Now and then, I find a game I itch to come back to in 5 minute-intervals, for just another round, another run, or just until I have to get back to boring chores. In the past, games like Devil Daggers, Hades or Spelunky have been these daily drivers for me, and at some point, Mixolumia by davemakes (with additional music by Jasmine Cooper and Josie Brechner) was just the game I had waited for to replace them.

Mixolumia is a small & extremely polished entry in the ever growing library of falling block puzzlers. Unlike Tetris or Dr. Mario though, the playfield in Mixolumia is odd in all the right ways. Spaces are rotated by 45 degrees, making you stack 4-coloured gems in rows of three or boxes of four to clear the board. The first few games I played, my brain started hurting as I realized I have not played a board layout like this, and it definitely took a few minutes to adjust.

Success in Mixolumia launches a cacophony of rhythmic effects

The real magic starts as soon as you turn up the audio. Every sound in Mixolumia is synced to the soundtrack that is currently playing. Every particle effect, every block cleared, all of it coalesces into what the creator themself titles “A Shimmering Fountain of Good Brain Juice”. If you get tired by one of the tracks, multiple music packs keep the game fresh just by giving you new beeps and boops to clear some gems to. Additionally, davemakes has built tools for players to integrate their own sound packs into the game, so a quick look around on itch.io will yield you a boatload of assets that transform the experience.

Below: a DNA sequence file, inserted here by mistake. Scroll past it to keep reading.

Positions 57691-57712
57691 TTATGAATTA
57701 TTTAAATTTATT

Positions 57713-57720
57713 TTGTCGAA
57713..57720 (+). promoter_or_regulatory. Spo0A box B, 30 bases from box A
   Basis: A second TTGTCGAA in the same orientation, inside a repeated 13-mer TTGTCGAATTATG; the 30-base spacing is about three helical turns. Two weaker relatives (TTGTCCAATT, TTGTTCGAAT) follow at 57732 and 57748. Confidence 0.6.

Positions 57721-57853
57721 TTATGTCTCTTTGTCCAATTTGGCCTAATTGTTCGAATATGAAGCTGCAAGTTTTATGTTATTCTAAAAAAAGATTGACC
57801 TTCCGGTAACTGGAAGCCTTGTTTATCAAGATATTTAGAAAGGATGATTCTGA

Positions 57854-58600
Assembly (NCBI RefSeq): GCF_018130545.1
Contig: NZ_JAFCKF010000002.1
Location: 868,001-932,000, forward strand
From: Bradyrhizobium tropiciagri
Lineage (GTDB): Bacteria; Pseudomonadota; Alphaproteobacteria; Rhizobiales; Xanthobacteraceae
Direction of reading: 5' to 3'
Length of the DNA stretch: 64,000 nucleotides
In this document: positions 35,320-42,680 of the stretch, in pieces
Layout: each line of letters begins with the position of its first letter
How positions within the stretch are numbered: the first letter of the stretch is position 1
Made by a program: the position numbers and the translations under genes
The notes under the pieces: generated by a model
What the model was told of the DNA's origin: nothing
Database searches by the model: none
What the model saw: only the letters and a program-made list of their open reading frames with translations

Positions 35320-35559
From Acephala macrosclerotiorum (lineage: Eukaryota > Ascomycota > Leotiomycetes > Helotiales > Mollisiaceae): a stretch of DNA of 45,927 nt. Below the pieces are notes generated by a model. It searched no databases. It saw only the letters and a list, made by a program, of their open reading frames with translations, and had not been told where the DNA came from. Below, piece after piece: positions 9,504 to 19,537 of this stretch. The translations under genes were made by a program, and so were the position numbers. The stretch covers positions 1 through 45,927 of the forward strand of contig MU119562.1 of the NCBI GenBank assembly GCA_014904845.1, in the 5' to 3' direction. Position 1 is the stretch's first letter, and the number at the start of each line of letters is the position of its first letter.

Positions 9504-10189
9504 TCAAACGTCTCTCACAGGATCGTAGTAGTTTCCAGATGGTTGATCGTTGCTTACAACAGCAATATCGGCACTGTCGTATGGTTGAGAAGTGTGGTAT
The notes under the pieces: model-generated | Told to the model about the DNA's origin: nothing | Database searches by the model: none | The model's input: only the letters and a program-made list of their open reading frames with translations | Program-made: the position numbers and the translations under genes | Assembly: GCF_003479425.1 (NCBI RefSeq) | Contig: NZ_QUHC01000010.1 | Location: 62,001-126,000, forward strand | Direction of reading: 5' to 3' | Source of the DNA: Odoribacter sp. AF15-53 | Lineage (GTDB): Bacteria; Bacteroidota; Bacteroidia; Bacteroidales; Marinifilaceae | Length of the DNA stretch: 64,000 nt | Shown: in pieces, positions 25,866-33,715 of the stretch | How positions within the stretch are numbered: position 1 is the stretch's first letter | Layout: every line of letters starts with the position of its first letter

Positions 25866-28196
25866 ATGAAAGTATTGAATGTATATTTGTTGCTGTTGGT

One small thing that I thought was wonderful is the way the itch.io game description begins: instead of pitching the game to you, davemakes takes a moment to recommend similar games to you. It always makes me smile when I visit the store page, and this indie spirit makes me really happy to be a part of the space.

If you’re not only looking for a game, but an audiovisual experience designed to draw you in and make you forget the room you’re in, Mixolumia is sure to keep you bobbing your head to the sound of your own success for a good while.

This article is an extended version of the Indie Gem Corner section in our monthly newsletter, The Narrative Outlook. If you are interested in fresh news on narrative games and what our studio is up to, feel free to subscribe right on our website. If you would like to play Mixolumia, head over to itch.io or Steam. Don’t forget to tell us about your favorite soundtrack on our Discord.